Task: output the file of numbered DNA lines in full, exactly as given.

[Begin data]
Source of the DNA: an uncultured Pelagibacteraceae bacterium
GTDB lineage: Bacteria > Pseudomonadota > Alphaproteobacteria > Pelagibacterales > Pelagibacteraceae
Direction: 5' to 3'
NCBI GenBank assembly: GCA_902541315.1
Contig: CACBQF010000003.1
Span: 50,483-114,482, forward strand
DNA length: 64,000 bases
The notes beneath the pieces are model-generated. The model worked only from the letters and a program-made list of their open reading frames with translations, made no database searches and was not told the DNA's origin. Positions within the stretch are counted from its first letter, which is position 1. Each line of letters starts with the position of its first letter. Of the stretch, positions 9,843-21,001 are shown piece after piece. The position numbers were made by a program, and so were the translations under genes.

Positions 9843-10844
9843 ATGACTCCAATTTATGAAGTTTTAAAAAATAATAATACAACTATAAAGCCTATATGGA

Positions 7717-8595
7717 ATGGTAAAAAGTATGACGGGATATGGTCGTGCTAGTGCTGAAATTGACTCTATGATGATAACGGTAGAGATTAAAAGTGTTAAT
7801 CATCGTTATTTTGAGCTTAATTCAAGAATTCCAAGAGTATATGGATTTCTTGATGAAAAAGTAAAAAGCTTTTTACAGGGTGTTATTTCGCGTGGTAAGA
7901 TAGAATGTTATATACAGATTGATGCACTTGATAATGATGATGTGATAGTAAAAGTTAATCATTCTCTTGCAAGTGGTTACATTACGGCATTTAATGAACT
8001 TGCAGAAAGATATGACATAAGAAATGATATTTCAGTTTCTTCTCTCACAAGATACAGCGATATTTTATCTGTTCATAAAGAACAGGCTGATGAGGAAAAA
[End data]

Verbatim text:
Source of the DNA: an uncultured Pelagibacteraceae bacterium
GTDB lineage: Bacteria > Pseudomonadota > Alphaproteobacteria > Pelagibacterales > Pelagibacteraceae
Direction: 5' to 3'
NCBI GenBank assembly: GCA_902541315.1
Contig: CACBQF010000003.1
Span: 50,483-114,482, forward strand
DNA length: 64,000 bases
The notes beneath the pieces are model-generated. The model worked only from the letters and a program-made list of their open reading frames with translations, made no database searches and was not told the DNA's origin. Positions within the stretch are counted from its first letter, which is position 1. Each line of letters starts with the position of its first letter. Of the stretch, positions 9,843-21,001 are shown piece after piece. The position numbers were made by a program, and so were the translations under genes.

Positions 9843-10844
9843 ATGACTCCAATTTATGAAGTTTTAAAAAATAATAATACAACTATAAAGCCTATATGGA

Positions 7717-8595
7717 ATGGTAAAAAGTATGACGGGATATGGTCGTGCTAGTGCTGAAATTGACTCTATGATGATAACGGTAGAGATTAAAAGTGTTAAT
7801 CATCGTTATTTTGAGCTTAATTCAAGAATTCCAAGAGTATATGGATTTCTTGATGAAAAAGTAAAAAGCTTTTTACAGGGTGTTATTTCGCGTGGTAAGA
7901 TAGAATGTTATATACAGATTGATGCACTTGATAATGATGATGTGATAGTAAAAGTTAATCATTCTCTTGCAAGTGGTTACATTACGGCATTTAATGAACT
8001 TGCAGAAAGATATGACATAAGAAATGATATTTCAGTTTCTTCTCTCACAAGATACAGCGATATTTTATCTGTTCATAAAGAACAGGCTGATGAGGAAAAA